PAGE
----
Company Releases Early Clinical Data For Experimental Blood Cancer Drug

According to a story from, the biopharmaceutical company miRagen Therapeutics, Inc., recently presented Phase I clinical trial data regarding the company’s experimental drug cobomarsen. This data was presented at this year’s 11th Annual T-Cell Lymphoma Forum, which was held from Janurary 10th-12th. Cobomarsen was tested against a number of different blood cancers, including cutaneous T-cell lymphoma, adult T-cell leukemia/lymphoma, and diffuse large B-cell lymphoma. The company is committed to the development of RNA targeted therapies, particularly in diseases with high unmet medical need.

Trial With Cutaneous T-Cell Lymphoma

In patients with cutaneous T-cell lymphoma, 50 percent were able to achieve an objective response that lasted over four months. This response rate was the primary endpoint used in the Phase I trial and this endpoint will continue to be used in the upcoming Phase II clinical trial. The potential to apply for Accelerated Approval exists for this indication.

Trial With Adult HTLV1 Associated T-cell Leukemia/Lymphoma

The Phase I trial for adult T-cell leukemia/lymphoma associated with the HTLV1 virus is still ongoing. Four patients who saw a partial response with chemotherapy have successfully maintained this response while using cobomarsen alone. Two of these patients have seen their disease remain stable for over a year. Overall, five patients in this trial have displayed evidence of disease stability.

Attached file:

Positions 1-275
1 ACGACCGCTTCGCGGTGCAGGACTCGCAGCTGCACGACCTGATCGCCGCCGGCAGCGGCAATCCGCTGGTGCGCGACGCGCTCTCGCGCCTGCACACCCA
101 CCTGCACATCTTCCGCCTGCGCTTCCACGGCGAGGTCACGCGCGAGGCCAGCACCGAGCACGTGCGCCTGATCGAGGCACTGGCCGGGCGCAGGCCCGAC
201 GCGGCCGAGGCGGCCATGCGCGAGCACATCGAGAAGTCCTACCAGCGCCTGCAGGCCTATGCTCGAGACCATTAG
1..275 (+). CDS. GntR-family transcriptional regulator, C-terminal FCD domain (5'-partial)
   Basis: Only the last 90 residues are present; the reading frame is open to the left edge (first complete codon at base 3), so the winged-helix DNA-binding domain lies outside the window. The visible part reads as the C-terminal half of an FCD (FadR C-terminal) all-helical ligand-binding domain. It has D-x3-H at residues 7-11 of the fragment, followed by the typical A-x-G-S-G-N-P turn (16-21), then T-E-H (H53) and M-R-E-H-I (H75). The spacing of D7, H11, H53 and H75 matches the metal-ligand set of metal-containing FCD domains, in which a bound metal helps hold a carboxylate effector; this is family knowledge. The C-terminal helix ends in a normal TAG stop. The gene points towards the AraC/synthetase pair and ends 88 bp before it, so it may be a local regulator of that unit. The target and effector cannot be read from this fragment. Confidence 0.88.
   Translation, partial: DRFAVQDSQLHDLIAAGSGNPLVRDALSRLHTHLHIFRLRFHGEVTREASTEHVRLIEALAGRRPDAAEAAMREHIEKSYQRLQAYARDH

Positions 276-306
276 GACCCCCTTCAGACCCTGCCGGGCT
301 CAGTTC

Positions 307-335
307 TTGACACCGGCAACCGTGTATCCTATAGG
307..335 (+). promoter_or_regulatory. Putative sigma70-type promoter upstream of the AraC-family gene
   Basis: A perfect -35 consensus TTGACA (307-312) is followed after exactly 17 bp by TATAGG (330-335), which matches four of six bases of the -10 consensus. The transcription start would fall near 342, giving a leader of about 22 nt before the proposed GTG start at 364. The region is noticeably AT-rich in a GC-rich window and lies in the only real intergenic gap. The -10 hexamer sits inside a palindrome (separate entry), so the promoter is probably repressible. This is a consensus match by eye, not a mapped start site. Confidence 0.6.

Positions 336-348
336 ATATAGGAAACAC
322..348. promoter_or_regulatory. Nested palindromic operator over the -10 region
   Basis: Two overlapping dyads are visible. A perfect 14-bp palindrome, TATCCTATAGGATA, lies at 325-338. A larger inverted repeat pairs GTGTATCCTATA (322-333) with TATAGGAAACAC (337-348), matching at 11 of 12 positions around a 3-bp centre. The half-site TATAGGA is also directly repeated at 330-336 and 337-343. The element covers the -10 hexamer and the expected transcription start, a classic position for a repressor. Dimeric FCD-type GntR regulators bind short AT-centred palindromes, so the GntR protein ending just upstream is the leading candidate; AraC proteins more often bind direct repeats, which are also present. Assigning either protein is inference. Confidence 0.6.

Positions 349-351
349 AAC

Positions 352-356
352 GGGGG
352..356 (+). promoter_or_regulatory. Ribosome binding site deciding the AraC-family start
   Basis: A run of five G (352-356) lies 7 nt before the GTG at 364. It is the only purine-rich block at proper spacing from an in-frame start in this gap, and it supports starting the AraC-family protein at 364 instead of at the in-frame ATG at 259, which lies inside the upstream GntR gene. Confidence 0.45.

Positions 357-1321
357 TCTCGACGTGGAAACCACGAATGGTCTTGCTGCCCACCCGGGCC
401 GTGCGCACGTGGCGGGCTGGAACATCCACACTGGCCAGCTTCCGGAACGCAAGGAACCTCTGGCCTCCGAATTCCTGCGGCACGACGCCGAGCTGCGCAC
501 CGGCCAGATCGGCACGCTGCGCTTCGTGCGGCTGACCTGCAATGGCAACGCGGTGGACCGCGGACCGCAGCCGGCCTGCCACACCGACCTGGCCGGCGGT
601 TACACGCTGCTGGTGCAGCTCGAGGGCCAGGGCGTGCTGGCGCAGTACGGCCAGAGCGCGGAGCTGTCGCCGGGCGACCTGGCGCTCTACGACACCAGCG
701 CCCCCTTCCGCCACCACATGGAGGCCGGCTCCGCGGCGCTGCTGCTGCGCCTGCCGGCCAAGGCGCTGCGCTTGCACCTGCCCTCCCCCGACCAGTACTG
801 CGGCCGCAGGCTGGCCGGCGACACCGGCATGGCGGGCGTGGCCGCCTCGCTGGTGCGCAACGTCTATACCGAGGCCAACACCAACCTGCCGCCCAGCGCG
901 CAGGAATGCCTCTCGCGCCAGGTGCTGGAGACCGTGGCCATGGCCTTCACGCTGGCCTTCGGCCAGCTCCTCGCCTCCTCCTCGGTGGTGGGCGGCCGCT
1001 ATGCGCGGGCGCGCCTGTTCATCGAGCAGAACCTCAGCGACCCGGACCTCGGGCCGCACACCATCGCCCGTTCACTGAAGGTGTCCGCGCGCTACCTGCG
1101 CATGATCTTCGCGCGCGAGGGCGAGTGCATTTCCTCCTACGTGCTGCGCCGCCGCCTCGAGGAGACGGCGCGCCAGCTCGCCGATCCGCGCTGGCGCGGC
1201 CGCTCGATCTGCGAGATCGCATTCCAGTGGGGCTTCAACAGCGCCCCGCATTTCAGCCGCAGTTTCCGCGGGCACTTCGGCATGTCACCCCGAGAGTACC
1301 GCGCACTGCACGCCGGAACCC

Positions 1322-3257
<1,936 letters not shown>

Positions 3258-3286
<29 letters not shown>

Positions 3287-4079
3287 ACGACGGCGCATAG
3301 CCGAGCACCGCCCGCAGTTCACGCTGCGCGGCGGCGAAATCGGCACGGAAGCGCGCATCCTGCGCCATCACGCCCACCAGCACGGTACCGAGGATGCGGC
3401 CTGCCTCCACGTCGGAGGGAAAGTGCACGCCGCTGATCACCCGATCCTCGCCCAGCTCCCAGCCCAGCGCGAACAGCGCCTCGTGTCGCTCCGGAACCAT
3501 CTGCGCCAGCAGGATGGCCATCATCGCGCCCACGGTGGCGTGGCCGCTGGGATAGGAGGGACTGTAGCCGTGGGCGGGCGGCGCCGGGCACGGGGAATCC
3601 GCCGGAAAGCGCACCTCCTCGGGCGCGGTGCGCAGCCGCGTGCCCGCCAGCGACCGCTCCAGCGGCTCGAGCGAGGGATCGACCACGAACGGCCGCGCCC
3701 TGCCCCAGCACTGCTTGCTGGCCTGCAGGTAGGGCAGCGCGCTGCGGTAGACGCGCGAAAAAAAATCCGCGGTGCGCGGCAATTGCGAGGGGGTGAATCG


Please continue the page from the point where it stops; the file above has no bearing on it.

Trial With Diffuse Large B-Cell Lymphoma

The trial of diffuse large B-cell lymphoma is still in its early stages. So far, the results are not as encouraging. Three patients with this blood cancer have been treated with cobomarsen, but only one has seen meaningful benefit. The patients who saw no response halted therapy with cobomarsen in under a month because of the lack of response.

About Cobomarsen

Cobomarsen is a drug which inhibits microRNA-155. Research has shown that microRNA-155 is present in high concentrations in cutaneous T-cell lymphoma and some other blood cancers; evidence suggests that it could play a role in producing the abnormal cells that characterize these cancers. Therefore, the inhibition of microRNA-155 could help halt the progression of these blood cancers. 

The development of cobomarsen is still in its early stages. It will be interesting to see if this unique inhibitor drug will be able to have a meaningful impact on patients with these blood cancers.

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